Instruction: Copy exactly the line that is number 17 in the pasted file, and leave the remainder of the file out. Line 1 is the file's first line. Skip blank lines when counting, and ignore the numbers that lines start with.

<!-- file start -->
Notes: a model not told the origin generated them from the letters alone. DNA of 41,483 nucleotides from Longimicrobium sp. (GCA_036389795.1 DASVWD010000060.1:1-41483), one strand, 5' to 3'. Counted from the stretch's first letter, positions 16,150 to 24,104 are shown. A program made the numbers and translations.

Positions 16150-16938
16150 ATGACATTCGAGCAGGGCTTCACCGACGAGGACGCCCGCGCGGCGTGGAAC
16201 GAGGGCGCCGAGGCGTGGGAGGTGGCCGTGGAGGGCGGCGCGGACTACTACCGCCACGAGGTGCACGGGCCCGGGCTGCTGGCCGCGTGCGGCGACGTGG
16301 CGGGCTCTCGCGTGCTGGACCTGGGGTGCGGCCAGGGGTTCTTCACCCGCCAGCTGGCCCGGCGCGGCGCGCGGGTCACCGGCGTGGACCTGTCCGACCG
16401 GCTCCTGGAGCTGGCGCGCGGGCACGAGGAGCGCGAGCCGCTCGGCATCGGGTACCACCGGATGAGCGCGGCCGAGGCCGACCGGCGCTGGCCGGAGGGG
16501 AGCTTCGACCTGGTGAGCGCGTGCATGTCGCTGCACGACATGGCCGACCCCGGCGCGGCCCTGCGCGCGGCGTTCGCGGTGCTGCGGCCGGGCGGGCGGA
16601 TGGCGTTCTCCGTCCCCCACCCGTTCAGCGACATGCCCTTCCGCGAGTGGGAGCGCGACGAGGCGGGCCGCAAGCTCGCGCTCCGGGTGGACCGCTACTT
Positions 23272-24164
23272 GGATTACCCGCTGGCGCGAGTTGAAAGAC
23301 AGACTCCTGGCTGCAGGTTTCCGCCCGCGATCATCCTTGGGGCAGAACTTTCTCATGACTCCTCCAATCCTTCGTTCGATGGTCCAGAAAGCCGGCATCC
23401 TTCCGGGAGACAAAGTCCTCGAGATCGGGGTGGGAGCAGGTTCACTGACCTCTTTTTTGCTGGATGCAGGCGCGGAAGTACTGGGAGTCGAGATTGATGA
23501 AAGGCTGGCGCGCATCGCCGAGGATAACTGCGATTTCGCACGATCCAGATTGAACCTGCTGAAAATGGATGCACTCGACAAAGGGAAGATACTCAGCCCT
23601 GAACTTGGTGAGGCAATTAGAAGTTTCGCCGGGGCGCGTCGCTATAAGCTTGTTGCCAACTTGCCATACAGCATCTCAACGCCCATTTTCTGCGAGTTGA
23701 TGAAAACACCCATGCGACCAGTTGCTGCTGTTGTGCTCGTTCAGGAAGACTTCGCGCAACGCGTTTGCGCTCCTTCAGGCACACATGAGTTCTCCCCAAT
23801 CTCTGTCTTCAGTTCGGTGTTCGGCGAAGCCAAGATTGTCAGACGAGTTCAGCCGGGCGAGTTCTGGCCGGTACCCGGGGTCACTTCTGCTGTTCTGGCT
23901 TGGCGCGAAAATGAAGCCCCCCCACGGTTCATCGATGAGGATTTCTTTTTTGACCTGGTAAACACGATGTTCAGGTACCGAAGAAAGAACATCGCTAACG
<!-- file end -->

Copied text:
23901 TGGCGCGAAAATGAAGCCCCCCCACGGTTCATCGATGAGGATTTCTTTTTTGACCTGGTAAACACGATGTTCAGGTACCGAAGAAAGAACATCGCTAACG